Cash or travellers’ cheques … the options for holidaymakers

What’s the best way of looking after that hard-earned holiday money? There are several options – a roll of cash in a sock, debit card, credit card, pre-loaded currency card and travellers’ cheques. runs through the five here:


It’s a great idea to have a little bit of local currency to start you off, but carrying around a fortnight’s worth is not the safest thing to do. To get the best exchange rate on your starter euros, dollars or baht order online. Never wait until you get to the airport. Order the amount of money you want and it will be delivered to your home or workplace. Depending on the provider – the Post Office for example – you can pick it up at a local branch. If you go with a provider such as Travelex, you order online and pick up at the airport. A couple of things to note are the commission and exchange rate. Sometimes the lack of a commission can mask a poor exchange rate so compare the number of euros, say, you’ll get for £500 Sterling. And check the fine print, most credit and debit cards charge a fee for buying foreign currency online.

While on hols, try not to flash the large denomination notes, and don’t carry it all with you. Split it up and ensure you use the hotel safe so that you’re not left without a cent if the worst happens.

Debit cards

Using a debit card is quick, easy and convenient, however, you can bank on there being a fee or three. The majority of cards “load” on the exchange rate to the tune of about 3 per cent (ie, £100 of foreign dosh costs you about £103), there may be cash withdrawal fees and interest charges too.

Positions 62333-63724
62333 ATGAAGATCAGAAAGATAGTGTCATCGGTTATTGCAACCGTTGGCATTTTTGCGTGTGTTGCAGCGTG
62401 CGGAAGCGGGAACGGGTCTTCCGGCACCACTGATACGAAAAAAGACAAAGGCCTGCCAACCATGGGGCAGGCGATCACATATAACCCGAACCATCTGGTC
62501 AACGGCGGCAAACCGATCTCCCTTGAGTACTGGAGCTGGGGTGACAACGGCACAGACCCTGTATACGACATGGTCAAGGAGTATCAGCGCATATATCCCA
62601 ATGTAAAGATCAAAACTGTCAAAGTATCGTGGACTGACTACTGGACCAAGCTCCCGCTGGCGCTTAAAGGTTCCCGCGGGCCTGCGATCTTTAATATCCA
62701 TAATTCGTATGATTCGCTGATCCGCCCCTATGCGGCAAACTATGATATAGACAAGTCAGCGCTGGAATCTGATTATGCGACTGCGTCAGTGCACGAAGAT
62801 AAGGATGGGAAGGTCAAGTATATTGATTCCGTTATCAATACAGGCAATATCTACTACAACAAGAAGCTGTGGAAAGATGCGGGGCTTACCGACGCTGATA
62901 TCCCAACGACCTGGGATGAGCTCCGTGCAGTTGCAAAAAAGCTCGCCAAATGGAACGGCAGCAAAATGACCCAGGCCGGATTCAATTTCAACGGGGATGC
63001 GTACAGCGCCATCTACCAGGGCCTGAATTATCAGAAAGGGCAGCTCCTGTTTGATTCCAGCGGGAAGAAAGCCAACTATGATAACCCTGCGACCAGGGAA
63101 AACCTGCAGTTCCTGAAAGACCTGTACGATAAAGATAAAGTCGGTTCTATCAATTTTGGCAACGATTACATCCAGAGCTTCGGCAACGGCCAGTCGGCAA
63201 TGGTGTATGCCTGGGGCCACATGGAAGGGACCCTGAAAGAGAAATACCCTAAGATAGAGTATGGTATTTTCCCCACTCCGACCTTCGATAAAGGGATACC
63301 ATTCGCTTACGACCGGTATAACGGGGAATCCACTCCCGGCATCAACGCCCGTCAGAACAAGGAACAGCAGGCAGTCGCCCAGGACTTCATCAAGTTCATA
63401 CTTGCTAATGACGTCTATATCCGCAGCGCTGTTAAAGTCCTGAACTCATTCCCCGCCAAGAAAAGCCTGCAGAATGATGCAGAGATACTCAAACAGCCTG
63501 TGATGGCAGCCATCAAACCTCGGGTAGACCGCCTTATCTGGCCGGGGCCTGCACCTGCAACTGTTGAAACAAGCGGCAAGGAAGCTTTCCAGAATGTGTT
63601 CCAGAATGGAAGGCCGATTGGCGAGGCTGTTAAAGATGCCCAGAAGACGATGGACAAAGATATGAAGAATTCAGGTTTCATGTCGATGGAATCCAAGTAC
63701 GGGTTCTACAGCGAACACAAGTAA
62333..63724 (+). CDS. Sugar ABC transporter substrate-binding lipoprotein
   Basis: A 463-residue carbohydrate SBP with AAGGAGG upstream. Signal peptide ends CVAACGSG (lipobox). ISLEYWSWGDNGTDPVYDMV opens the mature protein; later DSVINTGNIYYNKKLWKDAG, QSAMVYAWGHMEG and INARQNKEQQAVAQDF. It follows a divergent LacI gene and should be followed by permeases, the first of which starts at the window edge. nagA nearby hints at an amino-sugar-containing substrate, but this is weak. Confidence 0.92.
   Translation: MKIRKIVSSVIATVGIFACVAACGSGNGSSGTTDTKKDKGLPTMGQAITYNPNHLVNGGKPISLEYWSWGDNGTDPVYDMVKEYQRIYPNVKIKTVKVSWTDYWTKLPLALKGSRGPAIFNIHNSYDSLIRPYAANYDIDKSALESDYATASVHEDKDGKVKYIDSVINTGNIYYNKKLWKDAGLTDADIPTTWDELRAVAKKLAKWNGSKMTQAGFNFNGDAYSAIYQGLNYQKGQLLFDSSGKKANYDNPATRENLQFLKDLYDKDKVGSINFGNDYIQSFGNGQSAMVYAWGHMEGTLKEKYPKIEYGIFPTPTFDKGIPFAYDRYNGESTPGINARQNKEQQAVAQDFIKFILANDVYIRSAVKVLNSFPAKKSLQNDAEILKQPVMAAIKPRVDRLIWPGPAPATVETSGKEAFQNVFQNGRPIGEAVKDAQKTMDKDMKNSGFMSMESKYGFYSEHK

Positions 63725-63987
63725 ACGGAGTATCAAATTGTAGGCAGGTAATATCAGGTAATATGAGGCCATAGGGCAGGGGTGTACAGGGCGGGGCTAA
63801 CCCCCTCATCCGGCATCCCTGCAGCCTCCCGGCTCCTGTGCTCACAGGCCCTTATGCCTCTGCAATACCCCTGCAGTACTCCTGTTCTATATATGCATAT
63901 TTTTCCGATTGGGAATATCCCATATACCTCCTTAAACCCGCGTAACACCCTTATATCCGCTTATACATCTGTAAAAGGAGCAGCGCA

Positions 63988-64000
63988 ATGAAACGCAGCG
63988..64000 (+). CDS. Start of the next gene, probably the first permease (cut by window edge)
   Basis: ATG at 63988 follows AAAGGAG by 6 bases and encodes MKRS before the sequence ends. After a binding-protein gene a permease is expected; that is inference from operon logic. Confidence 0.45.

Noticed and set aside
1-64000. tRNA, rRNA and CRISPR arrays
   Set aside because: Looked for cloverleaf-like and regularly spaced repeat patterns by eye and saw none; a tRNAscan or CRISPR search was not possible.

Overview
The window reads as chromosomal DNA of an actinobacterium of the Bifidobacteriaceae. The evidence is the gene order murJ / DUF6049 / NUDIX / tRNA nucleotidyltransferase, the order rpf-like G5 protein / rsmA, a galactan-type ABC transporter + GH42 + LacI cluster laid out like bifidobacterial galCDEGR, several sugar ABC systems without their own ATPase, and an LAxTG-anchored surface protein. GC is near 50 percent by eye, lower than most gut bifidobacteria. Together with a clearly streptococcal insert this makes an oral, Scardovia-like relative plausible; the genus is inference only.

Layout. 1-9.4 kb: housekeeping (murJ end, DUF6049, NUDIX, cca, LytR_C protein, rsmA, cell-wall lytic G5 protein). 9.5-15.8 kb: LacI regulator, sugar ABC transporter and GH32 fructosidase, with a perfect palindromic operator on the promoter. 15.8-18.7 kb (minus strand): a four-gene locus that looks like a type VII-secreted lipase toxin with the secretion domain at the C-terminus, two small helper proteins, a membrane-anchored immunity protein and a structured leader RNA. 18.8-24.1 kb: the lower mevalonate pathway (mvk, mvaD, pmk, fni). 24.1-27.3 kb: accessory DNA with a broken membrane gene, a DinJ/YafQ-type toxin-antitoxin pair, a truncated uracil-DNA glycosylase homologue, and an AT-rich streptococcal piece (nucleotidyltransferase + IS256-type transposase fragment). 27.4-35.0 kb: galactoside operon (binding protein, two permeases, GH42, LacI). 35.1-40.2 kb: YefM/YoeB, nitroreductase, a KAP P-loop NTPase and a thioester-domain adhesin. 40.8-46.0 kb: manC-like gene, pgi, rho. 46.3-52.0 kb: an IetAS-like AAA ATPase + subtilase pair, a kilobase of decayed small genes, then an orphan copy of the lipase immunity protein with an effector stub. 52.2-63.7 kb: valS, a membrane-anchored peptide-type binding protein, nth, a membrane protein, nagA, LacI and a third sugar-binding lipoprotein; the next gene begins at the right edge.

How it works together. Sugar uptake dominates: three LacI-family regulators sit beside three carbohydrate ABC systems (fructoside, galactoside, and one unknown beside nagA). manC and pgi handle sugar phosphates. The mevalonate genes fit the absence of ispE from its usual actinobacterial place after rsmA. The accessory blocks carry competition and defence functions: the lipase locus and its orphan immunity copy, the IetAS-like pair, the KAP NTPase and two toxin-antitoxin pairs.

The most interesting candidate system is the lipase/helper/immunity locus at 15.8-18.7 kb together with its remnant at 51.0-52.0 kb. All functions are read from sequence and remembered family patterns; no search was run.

To minimise withdrawal fees, take out the maximum amount of money.

Credit card

There are a few advantages to using a credit card while on holiday. It’s free credit, as long as you clear your balance each month, the exchange rate will be competitive, and you have some consumer rights. First of all, you are covered if a company you’ve patronised goes bust. Under Section 75 of the Consumer Credit Act, if you buy an item abroad (costing more than £100), it doesn’t do what it’s supposed to do and you cannot get a replacement, you can direct your claim for a refund to the credit-card issuer. Things to remember about using a credit card are: don’t use it at an ATM to withdraw cash (you’ll pay a “cash advance” fee on this) and pay off your balance in full each month.

Currency cards

These have emerged in the past couple of years, their fame due, some would say, to the fact that they’re the only way to avoid airlines’ punitive credit- and debit-card fees. There’s usually a registration fee for these cards, you pre-load them with a certain amount of Sterling, euros, dollars or other currencies, and you use them just as you would a credit or debit card. You can withdraw cash from ATMs with them or use them to pay for hotel rooms, restaurant meals etc. They’re great for gappers as family members can top them up from home.

Travellers’ cheques

The safest. They are the most secure way to take money abroad because you can claim from the issuer if they are lost or stolen, but that security costs. You may be charged when you buy them and when you spend them.

About the author

Oonagh ShielContent Manager at Cheapflights whose travel life can be best summed up as BC (before children) and PC (post children). We only travel during the school holidays so short-haul trips and staycations are our specialities!

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